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Home Oregon eyes the return of tree lighting ceremony
Oregon eyes the return of tree lighting ceremony
Written by Kelly Kaczala   
Monday, 23 December 2013 09:46

Fred Gerke, of North Eastmoreland, told Oregon City Council on Monday that the community should have a Christmas tree lighting ceremony to spread more holiday cheer.
 
The city every year decorates a tree on Navarre Avenue, but Mayor Mike Seferian said the location was too dangerous to invite the public for a lighting ceremony.

 
“It’s probably not a proper place. It’s kind of dangerous out there, so we will not be having one,” said Seferian.
 
Gerke agreed it was not safe, but thought the municipal complex on Seaman Road would be an ideal site next year.
 
“I went to a lot of towns that had Christmas tree lighting ceremonies for the first time. Why can’t we have it here at the city? We got parking. We have a police department. We should have a Christmas tree lighting ceremony, shouldn’t we? I see Northwood had one. I’m just saying, the people of Oregon love this city. Where is the love of the council people to just put up something for the city? It’s like saying to me, `Ok, we’ll have a city, but we don’t like to have ceremonies for Christmas,’” said Gerke.

He praised officials for organizing Boomfest, the annual Fourth of July celebration Seferian started four years ago. 
 
“I think it’s fantastic you guys doing that for the community. But would a Christmas tree ceremony affect our budget, our council, our people? You should be out there to meet the citizens of Oregon who voted for you,” said Gerke.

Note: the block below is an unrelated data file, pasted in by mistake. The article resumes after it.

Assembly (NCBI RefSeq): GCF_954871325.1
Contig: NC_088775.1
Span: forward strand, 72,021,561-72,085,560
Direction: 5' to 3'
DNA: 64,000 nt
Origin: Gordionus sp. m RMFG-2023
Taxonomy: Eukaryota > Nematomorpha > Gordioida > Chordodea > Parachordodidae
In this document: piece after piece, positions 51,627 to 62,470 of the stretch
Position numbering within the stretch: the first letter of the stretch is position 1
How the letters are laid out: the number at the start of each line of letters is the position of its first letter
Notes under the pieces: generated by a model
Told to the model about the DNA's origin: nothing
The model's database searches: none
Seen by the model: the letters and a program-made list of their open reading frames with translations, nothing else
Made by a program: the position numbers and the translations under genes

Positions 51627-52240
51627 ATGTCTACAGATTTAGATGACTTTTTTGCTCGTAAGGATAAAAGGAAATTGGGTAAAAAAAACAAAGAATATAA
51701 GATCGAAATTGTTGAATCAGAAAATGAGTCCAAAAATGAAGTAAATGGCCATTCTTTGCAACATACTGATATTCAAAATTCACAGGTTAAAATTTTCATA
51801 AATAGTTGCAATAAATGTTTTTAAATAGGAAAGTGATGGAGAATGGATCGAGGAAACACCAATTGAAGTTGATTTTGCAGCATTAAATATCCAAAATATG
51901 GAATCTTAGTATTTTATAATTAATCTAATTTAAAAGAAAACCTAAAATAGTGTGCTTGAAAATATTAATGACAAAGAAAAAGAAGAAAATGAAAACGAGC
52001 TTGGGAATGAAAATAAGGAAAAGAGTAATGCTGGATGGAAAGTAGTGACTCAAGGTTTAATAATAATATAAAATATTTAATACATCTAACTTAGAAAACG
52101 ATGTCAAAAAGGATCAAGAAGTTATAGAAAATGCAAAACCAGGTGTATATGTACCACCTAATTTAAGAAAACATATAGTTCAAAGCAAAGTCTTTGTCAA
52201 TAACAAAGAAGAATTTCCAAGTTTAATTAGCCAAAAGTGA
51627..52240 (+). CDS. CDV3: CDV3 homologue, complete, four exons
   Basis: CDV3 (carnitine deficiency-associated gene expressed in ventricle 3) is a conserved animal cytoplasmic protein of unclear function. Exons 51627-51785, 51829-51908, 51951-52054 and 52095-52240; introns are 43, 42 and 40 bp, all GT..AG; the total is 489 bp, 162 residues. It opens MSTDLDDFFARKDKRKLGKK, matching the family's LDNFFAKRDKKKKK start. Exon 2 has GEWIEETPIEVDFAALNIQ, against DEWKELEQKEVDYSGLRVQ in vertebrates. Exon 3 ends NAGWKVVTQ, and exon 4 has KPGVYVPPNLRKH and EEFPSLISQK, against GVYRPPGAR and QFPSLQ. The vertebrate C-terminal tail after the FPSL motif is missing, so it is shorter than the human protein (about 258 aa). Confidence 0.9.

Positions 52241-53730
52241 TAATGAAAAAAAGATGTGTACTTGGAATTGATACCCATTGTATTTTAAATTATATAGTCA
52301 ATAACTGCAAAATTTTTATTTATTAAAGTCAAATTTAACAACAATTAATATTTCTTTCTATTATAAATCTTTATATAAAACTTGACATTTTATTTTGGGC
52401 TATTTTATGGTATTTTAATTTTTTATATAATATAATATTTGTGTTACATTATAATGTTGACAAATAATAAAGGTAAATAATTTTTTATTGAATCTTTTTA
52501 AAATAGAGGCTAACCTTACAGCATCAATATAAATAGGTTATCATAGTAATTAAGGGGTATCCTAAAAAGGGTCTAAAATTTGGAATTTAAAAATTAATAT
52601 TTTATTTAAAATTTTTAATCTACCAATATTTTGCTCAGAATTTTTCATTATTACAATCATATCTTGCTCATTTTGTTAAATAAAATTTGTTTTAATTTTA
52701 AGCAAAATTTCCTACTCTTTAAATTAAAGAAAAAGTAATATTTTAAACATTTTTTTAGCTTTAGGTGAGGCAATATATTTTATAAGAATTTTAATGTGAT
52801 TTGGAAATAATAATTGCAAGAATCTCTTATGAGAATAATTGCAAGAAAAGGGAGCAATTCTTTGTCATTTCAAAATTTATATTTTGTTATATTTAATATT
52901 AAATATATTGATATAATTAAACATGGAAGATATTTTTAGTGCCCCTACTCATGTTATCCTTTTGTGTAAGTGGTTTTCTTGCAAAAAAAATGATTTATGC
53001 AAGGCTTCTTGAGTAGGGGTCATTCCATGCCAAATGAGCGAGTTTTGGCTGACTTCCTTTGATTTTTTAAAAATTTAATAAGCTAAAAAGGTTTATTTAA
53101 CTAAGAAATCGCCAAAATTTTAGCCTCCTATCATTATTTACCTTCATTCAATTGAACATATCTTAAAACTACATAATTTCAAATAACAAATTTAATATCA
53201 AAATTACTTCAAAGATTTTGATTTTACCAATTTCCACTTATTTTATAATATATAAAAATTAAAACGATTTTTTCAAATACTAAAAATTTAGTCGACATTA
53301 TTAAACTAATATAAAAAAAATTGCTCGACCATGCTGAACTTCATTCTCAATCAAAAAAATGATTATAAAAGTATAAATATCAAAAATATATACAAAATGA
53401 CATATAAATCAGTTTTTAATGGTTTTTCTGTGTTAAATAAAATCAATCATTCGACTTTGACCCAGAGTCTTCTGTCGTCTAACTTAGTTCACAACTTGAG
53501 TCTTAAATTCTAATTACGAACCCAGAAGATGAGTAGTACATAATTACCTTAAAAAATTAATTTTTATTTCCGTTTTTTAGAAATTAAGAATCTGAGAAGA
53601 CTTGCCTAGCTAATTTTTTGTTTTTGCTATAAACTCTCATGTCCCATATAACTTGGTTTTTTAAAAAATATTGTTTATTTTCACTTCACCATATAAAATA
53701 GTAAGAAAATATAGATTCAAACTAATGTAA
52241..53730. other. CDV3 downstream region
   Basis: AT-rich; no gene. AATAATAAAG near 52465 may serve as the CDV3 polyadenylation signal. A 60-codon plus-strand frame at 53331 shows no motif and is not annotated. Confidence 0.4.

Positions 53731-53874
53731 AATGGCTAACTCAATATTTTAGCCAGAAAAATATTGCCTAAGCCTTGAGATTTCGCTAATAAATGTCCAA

Seferian said there had been Christmas tree lighting ceremonies in the past, but few attended the event.
 
“Each year, we had less and less people show up. There was almost no one attending when we did have it. Some people here felt obligated to come. We were the only ones who were here. There wasn’t a strong outcry for it. You are the only one. If we see a desire for it, we will consider it,” said Seferian.
 
Council President Dennis Walendzak said he was also open to having a Christmas tree lighting ceremony again.
 
“The current place on Navarre, our Christmas tree, is not a safe area to have, unless you close down Route 2. But we could potentially have it in the future. Last year we did have Christmas lights and a display here at the administration facility. Obviously, a sense of community, a sense of pride in the community, is something we should all strive for,” said Walendzak.
 
“As a citizen of Oregon, I feel I have a right to come before council and give my opinion,” said Gerke. “I love the city. I love the workers. I love the people of Oregon. I love Christmas. I love to give people holiday cheer and stuff like that. It makes me happy.”
 
Administrator Mike Beazley said the city has added more Christmas decorations in the last few years.
 
“Oregon has upped its public investment in public decorations and lighting. Every year, three years in a row, we do more than the year before. We take a little step at a time. Navarre Avenue we’re still working on. The city has increased its investment in lighting and display,” said Beazley.
 
“I appreciate it,” said Gerke. “But like I said, there’s a chance for people to meet you guys. We vote to put you in office. A lot of times, people are afraid to say hi. You’re just citizens of Oregon like I am. You’re a higher authority. If I want to find out things, I talk to you guys. You’re the people I come to. If we could just get the community of Oregon together to meet you guys one day of the year. A lot of people need to meet you.”
 
Councilman Jim Seaman agreed with Seferian about the weak public attendance at previous tree lighting ceremonies.
 
“If we tried to reach out more in advance, with stronger public relations - have candy for the kids - maybe more people would come. Maybe we could put you in charge of notifying everyone if we ever did that,” Seaman said to Gerke.
 
“I love the idea of handing out candy canes,” said Gerke. “And you guys, too, could talk to people. A lot of people open up at Christmas time.”
 
“We’ll encourage Mr. Seaman to organize that event next year,” said Walendzak.

 

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By: Kelly Kaczala

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